EU plans new measures against terrorism financing by February

The European Commission will announce new measures in February to tackle terrorism financing

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The European Commission will announce new measures in February to tackle terrorism financing, EU officials said, as part of wider efforts to prevent new attacks in Europe after the Nov. 13 shootings and bombings in Paris that killed 130 people.

France, which has championed the security clampdown, has called for strict limits on the use of prepaid payment cards which, according to French investigators, were used to fund the Paris attacks claimed by the Islamic State militant group.

“We aim to present an action plan setting out a series of measures, including legislative ones, ahead of the next Ecofin meeting in February,” Commission Vice-President Valdis Dombrovskis told a news conference on Friday at the end of a meeting of EU finance ministers, known as Ecofin.

The next meeting is scheduled for Feb. 12. EU member governments must approve the Commission measures for them to take effect.

“In February we can take decisive next steps on the issue of fighting the financing of terrorism,” the head of the EU finance ministers group, Jeroen Dijsselbloem, said.

He added that some measures might be applied more rapidly, such as the freezing of assets of suspected militants.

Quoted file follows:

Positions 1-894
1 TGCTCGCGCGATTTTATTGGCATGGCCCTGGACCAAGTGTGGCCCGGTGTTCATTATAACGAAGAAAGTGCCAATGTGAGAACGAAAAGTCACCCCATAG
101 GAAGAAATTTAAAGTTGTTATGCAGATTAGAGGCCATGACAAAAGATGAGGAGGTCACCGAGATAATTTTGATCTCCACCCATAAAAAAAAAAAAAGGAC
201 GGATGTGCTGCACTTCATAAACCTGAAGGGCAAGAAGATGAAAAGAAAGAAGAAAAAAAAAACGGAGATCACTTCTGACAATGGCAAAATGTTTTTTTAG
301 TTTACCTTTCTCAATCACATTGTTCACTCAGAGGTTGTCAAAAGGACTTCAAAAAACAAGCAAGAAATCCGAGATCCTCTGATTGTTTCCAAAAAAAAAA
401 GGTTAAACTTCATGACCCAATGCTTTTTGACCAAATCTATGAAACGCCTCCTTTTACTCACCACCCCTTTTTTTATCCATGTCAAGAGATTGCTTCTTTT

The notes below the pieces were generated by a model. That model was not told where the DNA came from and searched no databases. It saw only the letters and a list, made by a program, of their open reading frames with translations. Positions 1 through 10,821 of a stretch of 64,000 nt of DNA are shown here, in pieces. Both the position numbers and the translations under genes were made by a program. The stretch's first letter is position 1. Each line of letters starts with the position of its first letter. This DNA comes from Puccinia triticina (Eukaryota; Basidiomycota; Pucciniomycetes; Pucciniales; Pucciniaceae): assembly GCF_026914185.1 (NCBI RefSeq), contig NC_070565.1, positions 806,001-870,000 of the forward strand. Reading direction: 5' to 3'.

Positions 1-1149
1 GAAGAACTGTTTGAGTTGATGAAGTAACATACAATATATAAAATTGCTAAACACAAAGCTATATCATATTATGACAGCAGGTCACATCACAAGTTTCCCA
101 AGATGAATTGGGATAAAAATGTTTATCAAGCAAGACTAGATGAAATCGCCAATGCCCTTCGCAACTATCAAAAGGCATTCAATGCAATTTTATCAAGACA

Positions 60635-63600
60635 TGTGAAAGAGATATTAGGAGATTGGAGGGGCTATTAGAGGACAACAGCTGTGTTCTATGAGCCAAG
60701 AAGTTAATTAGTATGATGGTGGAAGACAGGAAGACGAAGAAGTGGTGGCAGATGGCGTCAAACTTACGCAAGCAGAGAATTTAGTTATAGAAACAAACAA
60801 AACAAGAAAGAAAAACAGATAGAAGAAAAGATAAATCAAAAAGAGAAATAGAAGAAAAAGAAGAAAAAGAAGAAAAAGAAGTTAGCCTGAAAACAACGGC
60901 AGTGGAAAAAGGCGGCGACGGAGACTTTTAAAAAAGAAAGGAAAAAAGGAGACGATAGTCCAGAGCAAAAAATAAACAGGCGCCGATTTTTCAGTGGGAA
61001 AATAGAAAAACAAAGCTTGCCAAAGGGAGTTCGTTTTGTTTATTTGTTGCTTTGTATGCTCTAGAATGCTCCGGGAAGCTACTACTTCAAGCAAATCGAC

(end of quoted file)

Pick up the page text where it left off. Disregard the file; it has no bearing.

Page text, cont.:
An EU official said that prepaid cards were among the means of payment under scrutiny together with virtual currencies, such as Bitcoin, and several others that allow anonymous transactions.

Prepaid cards are issued by a wide range of operators including major market actors such as Visa and Mastercard. They are different from debit and credit cards because they need to be loaded before payments can be made, but can carry substantial amounts of money.

A successful crackdown on this means of payment would imply close coordination with non-EU countries, the EU official said.

A French plan calls for caps on amounts that can be loaded on prepaid cards and curbs on the conversion of virtual currencies into legal currencies.

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